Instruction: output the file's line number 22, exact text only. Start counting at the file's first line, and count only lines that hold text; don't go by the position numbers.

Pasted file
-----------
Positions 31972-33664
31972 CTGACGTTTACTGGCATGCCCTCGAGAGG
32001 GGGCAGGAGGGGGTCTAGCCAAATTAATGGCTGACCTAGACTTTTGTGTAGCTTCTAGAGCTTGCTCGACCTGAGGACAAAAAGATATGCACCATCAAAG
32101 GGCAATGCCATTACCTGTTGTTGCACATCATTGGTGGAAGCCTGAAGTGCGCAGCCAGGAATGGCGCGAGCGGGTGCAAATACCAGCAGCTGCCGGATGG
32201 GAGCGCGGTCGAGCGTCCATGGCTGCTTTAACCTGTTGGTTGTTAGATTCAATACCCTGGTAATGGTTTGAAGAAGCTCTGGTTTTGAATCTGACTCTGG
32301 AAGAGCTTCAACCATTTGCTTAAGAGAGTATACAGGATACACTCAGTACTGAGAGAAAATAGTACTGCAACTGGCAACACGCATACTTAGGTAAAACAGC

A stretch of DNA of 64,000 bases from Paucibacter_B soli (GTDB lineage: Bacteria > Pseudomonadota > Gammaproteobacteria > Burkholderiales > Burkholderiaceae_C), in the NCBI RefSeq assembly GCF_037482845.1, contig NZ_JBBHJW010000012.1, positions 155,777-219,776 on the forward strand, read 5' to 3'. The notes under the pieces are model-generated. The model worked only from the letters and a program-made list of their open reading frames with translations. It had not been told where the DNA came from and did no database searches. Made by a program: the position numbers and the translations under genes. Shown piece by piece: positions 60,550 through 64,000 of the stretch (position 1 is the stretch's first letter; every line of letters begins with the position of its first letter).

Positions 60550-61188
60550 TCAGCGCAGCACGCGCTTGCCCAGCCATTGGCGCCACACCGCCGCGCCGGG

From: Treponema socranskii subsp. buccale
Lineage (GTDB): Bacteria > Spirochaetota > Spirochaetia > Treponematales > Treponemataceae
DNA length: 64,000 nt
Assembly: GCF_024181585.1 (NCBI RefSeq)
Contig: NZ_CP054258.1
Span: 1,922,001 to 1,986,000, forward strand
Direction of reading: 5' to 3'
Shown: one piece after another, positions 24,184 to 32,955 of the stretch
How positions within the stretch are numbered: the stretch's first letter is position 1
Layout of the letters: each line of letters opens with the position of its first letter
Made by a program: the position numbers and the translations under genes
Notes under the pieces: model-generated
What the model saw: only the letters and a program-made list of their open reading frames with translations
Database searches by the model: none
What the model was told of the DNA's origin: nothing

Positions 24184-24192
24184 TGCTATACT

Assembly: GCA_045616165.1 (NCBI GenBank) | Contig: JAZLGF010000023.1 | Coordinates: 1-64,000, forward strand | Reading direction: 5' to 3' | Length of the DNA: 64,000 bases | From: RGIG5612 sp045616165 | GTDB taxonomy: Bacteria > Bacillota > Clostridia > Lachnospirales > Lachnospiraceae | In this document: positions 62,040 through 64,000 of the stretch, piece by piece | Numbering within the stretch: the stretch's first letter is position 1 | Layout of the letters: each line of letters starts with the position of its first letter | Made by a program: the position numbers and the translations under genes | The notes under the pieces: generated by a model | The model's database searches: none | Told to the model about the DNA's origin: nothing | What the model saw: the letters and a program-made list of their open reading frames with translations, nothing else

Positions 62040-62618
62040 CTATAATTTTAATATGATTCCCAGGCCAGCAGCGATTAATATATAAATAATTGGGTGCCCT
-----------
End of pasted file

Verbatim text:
What the model saw: only the letters and a program-made list of their open reading frames with translations